FCPA Compliance and Ethics Blog

February 8, 2012

Haas School Training for Compliance and Ethics Leadership

There are a myriad of compliance and ethics conferences across the country each year. I regularly attend and speak at some of these. There are also more regular webinar and local events which may focus on specific topics or themes. However, there are relatively few educational programs, put on by universities or business schools which focus on the ‘how to’ of compliance leadership. This situation will soon change.

A recent article in the European Business Review, entitled “Leading with Ethics and Compliance”, author Mark Meaney discussed the Occupy Wall Street movement and similar protests in the context of the requirement for “business schools to address the need for greater accountability and transparency in business decision-making.” He pointed towards Dean Rich Lyons of the Haas School of Business at the University of California, Berkeley, who has argued for the “importance of creating a culture within the business school that encourages students to go beyond themselves as future business leaders in learning to accept responsibility for the impact on society of their actions.” In addition to its traditional business school curriculum the Haas School also has “training and education for individuals who will have as their function to change the ethical climate of corporations from the inside in their role as Chief Ethics and Compliance Officers (CECOs).”

This outreach program is based upon research done at the Haas School which concluded that compliance programs usually adopt one of two approaches to corporate ethics and compliance training: a rules-based approach or a values-based approach. The Haas School has taken the belief that neither approach is entirely effective at corporate compliance and ethics. In a rules-based approach, compliance programs use “deterrence as a means of enforcing employee compliance with corporate policies, ethical standards, and government rules and regulations.” This emphasis on the rules and the investigation and punishment of employees creates a ‘culture of fear’ that stifles open communication. In a values-based approach, compliance programs will “emphasize creating a corporate culture that encourages employees to speak up about potential issues without the fear of retaliation. While a vast improvement over the rules-based approach, the values-based approach to corporate compliance and ethics still does not go far enough.”

The Haas School’s approach is that an ethics and compliance program only becomes truly effective when an organization fully integrates compliance into the company’s overall strategic planning process. Once senior executives make the connection between brand reputation and success in an “idea economy” they will realize the return on investment (ROI) of an ethics and compliance program. Companies can then learn how best to leverage their ethics and compliance programs in strategic planning to maximize innovation and performance with integrity in gaining a competitive edge.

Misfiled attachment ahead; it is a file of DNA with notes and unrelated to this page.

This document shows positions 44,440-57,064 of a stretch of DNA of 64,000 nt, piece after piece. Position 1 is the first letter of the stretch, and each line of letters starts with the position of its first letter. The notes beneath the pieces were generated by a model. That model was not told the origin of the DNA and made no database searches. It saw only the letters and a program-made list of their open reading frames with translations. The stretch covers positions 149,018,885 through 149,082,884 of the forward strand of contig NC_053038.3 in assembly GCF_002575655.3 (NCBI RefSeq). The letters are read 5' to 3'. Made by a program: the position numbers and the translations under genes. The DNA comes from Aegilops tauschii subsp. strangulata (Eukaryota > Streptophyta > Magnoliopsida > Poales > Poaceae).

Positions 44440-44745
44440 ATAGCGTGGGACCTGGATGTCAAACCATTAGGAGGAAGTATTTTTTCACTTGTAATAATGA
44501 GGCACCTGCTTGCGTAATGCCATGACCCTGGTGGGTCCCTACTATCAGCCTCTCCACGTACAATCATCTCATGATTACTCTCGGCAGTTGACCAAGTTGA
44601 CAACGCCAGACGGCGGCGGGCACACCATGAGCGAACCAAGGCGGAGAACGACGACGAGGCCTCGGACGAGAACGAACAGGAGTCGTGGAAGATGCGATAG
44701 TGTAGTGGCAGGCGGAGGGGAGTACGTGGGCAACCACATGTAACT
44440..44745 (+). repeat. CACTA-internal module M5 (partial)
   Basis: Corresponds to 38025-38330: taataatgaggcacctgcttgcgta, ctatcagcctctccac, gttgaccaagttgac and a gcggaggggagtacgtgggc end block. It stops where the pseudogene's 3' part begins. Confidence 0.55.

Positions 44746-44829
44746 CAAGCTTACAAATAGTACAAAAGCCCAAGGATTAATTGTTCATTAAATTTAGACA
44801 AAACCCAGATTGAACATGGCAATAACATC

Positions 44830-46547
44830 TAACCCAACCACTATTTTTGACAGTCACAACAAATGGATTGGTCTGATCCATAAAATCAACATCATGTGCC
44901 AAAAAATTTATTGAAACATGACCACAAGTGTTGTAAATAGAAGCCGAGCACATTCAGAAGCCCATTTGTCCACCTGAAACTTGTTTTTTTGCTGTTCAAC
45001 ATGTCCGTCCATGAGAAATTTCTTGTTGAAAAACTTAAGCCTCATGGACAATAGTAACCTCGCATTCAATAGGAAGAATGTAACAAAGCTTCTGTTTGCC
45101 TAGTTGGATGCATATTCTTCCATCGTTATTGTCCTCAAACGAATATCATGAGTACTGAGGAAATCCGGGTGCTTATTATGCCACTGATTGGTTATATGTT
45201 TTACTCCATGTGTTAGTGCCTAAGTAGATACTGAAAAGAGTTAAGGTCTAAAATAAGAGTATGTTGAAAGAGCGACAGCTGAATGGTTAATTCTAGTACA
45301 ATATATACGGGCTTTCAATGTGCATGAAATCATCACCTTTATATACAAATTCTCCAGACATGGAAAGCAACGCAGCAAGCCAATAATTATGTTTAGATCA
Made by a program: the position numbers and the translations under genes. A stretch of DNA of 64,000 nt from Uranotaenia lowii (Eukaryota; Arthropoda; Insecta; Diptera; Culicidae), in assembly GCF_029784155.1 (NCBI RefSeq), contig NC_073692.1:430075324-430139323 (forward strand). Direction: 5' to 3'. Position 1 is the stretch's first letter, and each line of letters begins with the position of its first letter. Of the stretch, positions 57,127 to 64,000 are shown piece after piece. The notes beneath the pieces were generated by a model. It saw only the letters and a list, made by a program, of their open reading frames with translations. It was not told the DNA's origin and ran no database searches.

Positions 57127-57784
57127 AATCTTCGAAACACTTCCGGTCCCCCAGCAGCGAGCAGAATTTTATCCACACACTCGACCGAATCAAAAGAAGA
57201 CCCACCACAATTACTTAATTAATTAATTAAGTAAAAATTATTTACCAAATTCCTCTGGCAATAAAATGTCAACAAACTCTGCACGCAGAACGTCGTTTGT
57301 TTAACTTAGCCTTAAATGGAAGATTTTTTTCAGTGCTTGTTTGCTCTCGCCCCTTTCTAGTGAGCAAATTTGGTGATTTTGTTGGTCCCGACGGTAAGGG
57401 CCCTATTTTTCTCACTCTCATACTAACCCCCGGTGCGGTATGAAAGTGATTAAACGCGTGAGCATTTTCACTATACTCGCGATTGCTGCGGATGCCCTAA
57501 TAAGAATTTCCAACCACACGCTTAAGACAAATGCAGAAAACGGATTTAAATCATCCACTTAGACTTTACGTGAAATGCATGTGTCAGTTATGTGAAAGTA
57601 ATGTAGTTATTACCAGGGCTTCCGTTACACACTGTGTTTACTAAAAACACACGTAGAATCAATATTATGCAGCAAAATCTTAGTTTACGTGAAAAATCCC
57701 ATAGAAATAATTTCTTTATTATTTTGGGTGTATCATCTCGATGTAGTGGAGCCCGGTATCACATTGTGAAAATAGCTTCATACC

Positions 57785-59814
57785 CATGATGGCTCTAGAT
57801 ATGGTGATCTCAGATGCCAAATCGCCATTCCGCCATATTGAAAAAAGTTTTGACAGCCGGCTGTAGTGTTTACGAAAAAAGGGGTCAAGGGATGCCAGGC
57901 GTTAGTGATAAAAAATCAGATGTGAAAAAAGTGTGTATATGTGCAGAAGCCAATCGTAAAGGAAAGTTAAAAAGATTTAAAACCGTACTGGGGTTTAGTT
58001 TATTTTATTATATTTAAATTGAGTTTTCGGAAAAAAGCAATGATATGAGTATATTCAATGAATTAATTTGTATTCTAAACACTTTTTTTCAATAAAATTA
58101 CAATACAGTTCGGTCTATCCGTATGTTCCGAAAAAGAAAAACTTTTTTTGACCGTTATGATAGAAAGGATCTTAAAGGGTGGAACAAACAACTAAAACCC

The focus has led to the creation of an executive learning program, entitled  “Leading with Ethics and Compliance”, which is designed to provide compliance practitioners with the necessary tools that will empower them to achieve strategic relevance by partnering with key decision makers to cultivate influence, earning a reputation as a creative thinker intent on progress and not obstruction, and by measuring how ethics and compliance improves the organization’s ability to meet its corporate objectives.

This intensive three day intensive course will be taught at the UC Berkeley, Center for Executive Education from February 13 to 15. I had the opportunity to review the agenda and its faculty and speakers recently and it appears to have an impressive array of notables in the compliance and ethics field. The faculty includes the aforementioned Mark Meaney and others from the Haas School, melded with speakers from a wide range of compliance practices, both in-house and third party service providers.

The curriculum includes the following broad categories: (1) Ethics and Compliance 3.0, which includes topics such as From Check Box to Culture to Strategy; Ethics, Compliance, and Organizational Strategy; and Leading Change, Leveraging Culture. (2) The E&C Officer as Strategic Partner, including topics such as Power and Influence with Integrity; Transformational Leadership and Building Your Base. (3) Tools of the Successful E&C Officer; including such topics as Data Privacy and Security in Information Management; Managing Hotlines and Conducting Internal Investigations; Global Compliance Risk Mitigation; and Sector Regulatory Update.

If you hold a leadership position in compliance, or aspire to, this Haas School program would appear to be an excellent place for you to hear about some of the most current best practices in compliance leadership. For more information on the program, click here.

This publication contains general information only and is based on the experiences and research of the author. The author is not, by means of this publication, rendering business, legal advice, or other professional advice or services. This publication is not a substitute for such legal advice or services, nor should it be used as a basis for any decision or action that may affect your business. Before making any decision or taking any action that may affect your business, you should consult a qualified legal advisor. The author, his affiliates, and related entities shall not be responsible for any loss sustained by any person or entity that relies on this publication. The Author gives his permission to link, post, distribute, or reference this article for any lawful purpose, provided attribution is made to the author. The author can be reached at tfox@tfoxlaw.com.

© Thomas R. Fox, 2012

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